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Towering achievement.

Plans have been unveiled for Europe's highest building in the City of London. At a height of 385 m (1265ft), the Millennium Tower would dwarf both Canary Wharf (at a mere 244 m/ 800ft currently the highest building in Britain), and the new Commerzbank in Frankfurt (currently the highest building in Europe at 300 m/ 948 ft). From this it could be construed that the rivalry between London and Frankfurt to become the financial hub of Europe has been reduced to `mine is bigger than yours', yet both the Millennium Tower and the Commerzbank share the same architect, Foster & Partners.

Foster's proposed 92-storey Millennium Tower would occupy the site of the Baltic Exchange, which was badly damaged by a terrorist bomb in 1992. The site is notably free from the constraints which normally limit the scale of development in the City of London. It is not in a conservation area, lies outside the strategic view corridors of St Paul's Cathedral and there are no underground railway tunnels below to restrict foundation depths.

With a mixture of office space, dealing floors, flats, shops, restaurants and gardens, the building is envisaged as a vast, throbbing, self-sufficient city in the sky. A public gallery located at precisely 1000ft will provide stunning views of London and beyond. Foster's sinuous free-form plan is a riposte to the more usual orthogonality of skyscraper towers; Cesar Pelli's Canary Wharf, for example, is a singularly lumpen extrusion from a basic square plan. The curved elevations have a refinement and transparency and the bifurcated, tail fin top (memorably described in the British press as a pair of `erotic gherkins') is a spirited response to the problem of how to round off such a dominating structure. (At least Foster has had the sense to steer clear of Philip Johnson Chippendale.) The assiduous asymmetry of the form means that no view of the tower will be the same.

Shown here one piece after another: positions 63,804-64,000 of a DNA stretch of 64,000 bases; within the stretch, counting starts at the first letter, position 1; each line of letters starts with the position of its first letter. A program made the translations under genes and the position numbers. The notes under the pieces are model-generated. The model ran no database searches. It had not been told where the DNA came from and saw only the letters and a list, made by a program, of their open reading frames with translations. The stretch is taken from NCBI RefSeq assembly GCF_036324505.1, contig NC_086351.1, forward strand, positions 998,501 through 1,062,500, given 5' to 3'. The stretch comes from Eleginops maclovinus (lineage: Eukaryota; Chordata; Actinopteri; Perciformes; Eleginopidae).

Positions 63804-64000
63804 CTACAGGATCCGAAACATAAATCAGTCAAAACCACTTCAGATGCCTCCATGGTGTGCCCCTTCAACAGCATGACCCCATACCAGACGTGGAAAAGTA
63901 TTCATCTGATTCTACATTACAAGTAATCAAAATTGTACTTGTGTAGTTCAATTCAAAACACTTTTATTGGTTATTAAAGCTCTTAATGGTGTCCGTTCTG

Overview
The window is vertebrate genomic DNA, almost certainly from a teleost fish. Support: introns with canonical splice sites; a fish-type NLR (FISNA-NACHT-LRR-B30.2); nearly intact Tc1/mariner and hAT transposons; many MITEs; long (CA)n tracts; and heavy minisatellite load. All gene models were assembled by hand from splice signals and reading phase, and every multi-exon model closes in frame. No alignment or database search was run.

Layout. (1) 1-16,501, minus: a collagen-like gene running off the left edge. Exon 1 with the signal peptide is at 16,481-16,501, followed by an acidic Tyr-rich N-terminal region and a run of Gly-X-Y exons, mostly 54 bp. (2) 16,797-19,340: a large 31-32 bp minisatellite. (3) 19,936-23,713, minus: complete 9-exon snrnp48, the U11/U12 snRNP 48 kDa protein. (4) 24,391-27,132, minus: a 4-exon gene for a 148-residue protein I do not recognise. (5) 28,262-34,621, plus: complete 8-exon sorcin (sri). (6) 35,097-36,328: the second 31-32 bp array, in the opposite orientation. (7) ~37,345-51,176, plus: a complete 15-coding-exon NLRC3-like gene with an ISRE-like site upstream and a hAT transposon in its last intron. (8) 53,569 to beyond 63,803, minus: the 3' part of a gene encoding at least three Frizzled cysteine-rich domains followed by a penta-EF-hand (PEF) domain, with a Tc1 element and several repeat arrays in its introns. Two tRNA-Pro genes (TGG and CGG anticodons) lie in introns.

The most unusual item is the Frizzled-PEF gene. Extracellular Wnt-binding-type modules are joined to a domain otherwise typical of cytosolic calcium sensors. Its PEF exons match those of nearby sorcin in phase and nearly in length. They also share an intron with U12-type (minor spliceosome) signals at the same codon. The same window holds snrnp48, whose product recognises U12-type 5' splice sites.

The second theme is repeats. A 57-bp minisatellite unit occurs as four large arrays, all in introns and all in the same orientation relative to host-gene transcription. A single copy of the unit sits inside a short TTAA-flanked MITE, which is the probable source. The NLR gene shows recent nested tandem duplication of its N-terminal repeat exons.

Although it is debateable whether London really needs the 1.5 million sq ft of office space the tower will provide, or, indeed, a piece of architecture more suited to the soar-away scale of Kuala Lumpur or Hong Kong, it might just work. Londoners are still attached to their terraces and suburban villages, but exclusive high-rise apartments in places such as the Barbican and Chelsea Harbour are immensely popular and even the monumental Canary Wharf has become an accepted part of the skyline. On the cusp of the City, Millennium Tower has location, location, and location in its favour, and, housing a living and working population of around 8000, could become the London's first millennial vertical village.
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Title Annotation:Millenium Tower in London
Author:Slessor, Catherine
Publication:The Architectural Review
Date:Oct 1, 1996
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